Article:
This report covers conditions and observations made between Monday, June 29 and Sunday, August 2, 2020. The next scheduled report will be posted on Monday, August 31, 2020. In the event of any significant occurrences prior to that date, this site will be updated as soon as possible.
Typical summertime conditions reigned over the Central Valley during July, with clear skies and hot temperatures helping to mature the crop. Daily maximum temperatures in the Sacramento Valley were reported in the upper 80’s to just over 100 degrees throughout the month. Daily highs in the San Joaquin Valley were generally a bit warmer, with the mildest days peaking in the lower 90’s and warmest at just over the century mark. Morning lows provided a brief respite from the daily heat with readings ranging from the upper 50’s to mid-60’s. As with the daily highs, warmest temperatures were also reported in the southern San Joaquin.
The excellent weather during July has provided ample opportunities for growers to complete critical pre-harvest tasks. Hull split treatments to control Navel Orange Worm, NOW, were among the most critical operations. Growers and their Pest Control Advisors closely monitor the progression of the hull split and the life cycle of the NOW in order to accurately time treatments to the most susceptible stages, providing the greatest reduction in damage to the nuts as they dry in the trees.
Weed management, ant management and pre-harvest irrigations are also important as growers work to prepare the orchard floor and ensure that the trees are at the proper moisture status when shakers are sent into the orchards. Aside from managing NOW, irrigation management is an equally critical task. As hull split begins, growers must manage their irrigation timing and amount in order to effectively mitigate the development of fungal growth on the splitting hulls. Regulated deficit irrigation is the practice of reducing irrigation to one-half of the tree’s needs for two weeks at the initiation of hull split. This is aimed at reducing the moisture levels within the splitting hulls, commensurately reducing the ability of fungal spores floating in the environment to infect the hull. After two weeks, full irrigation is restored. Within this period and where warranted, applications of ant bait formulations targeted at species that feed on almonds must be applied to the orchard floor in advance of the harvest, between irrigations. Foraging ants then move the bait material into the colony, reducing the population. If populations build to adequate levels, ants can cause significant losses to the crop while it lay on the orchard floor prior to being picked up. As the harvest draws close, careful irrigation management continues. If soils are too dry, the trees will endure excessive stress, potentially impacting the crop and the developing flower buds needed for the next crop. If too wet, shakers can strip bark from the trunk during the harvest, exposing the trees to fungal infections and eventual death. Obviously, July can be a very hectic period as growers conduct the symphony work that must be completed in order to “bring in the crop”.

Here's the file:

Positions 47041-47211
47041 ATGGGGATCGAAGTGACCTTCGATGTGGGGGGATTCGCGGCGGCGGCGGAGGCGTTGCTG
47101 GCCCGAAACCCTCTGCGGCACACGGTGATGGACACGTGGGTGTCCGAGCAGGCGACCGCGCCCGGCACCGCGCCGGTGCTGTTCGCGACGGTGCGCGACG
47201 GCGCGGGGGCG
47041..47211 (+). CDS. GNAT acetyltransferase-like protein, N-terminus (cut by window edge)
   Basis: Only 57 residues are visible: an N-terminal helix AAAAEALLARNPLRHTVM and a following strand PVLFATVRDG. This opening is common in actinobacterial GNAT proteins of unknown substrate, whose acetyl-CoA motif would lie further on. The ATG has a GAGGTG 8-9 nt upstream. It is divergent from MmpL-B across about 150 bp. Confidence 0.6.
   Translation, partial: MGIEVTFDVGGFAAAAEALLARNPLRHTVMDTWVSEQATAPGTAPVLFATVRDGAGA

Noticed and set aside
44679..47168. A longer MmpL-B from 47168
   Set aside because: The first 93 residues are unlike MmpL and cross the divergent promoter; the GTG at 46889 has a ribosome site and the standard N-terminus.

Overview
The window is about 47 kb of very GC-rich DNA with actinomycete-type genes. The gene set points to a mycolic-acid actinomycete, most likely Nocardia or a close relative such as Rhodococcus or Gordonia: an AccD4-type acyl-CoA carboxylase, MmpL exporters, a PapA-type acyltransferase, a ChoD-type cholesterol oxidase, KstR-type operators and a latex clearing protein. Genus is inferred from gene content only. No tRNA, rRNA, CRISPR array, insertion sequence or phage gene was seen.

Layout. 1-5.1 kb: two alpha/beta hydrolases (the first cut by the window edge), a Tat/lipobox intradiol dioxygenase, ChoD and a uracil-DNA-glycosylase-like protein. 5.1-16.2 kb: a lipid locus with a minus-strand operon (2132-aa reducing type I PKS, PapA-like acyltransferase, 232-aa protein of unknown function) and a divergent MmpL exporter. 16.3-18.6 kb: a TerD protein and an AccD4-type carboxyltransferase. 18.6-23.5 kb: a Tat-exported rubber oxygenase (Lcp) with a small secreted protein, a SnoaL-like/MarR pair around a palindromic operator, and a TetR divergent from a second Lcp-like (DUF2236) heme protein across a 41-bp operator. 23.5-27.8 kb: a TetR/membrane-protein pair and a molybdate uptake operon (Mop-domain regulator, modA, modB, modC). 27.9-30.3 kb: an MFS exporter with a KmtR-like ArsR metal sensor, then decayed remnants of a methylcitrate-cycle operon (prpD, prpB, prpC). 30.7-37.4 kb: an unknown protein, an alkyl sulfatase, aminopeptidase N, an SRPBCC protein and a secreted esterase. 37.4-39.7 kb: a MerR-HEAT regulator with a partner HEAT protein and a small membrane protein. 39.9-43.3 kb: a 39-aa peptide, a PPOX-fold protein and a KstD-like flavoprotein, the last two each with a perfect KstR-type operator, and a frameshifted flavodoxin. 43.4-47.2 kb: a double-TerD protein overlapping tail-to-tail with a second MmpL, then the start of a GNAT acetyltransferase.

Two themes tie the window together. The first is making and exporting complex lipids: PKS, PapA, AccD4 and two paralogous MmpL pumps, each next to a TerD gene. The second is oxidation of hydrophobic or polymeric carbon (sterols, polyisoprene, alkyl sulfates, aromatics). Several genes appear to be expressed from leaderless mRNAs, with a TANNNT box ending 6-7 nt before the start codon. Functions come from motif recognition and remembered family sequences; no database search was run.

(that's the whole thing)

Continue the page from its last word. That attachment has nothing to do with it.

Hull split of the Nonpareil and Independence began during the first week of July and progressed steadily during the month. By the end of July, nuts in advanced plantings have dried enough to be harvested and growers in the southern San Joaquin and along the west side of the San Joaquin and Sacramento Valley sent shakers into the orchards. Shaking activity will spread throughout the balance of the Central Valley in the coming weeks as growers work their way through the Independence and Nonpareil, then return to harvest the various pollinizer varieties.
Observers are reporting that huller-sheller operations should receive the first deliveries of field-run crop during first week of August and that harvest operations will reach their maximum level by the third week of the month. As the harvest gets underway, the flow of crop will rapidly exceed huller-sheller capacity and much of the crop will also be directed to stockpiles for hulling and shelling after the field harvest has been completed.
By Mel Machado
Photos by: Ernie Reichmuth, KC Stone, Matt Willson, Mel Machado, and Tim Sanchez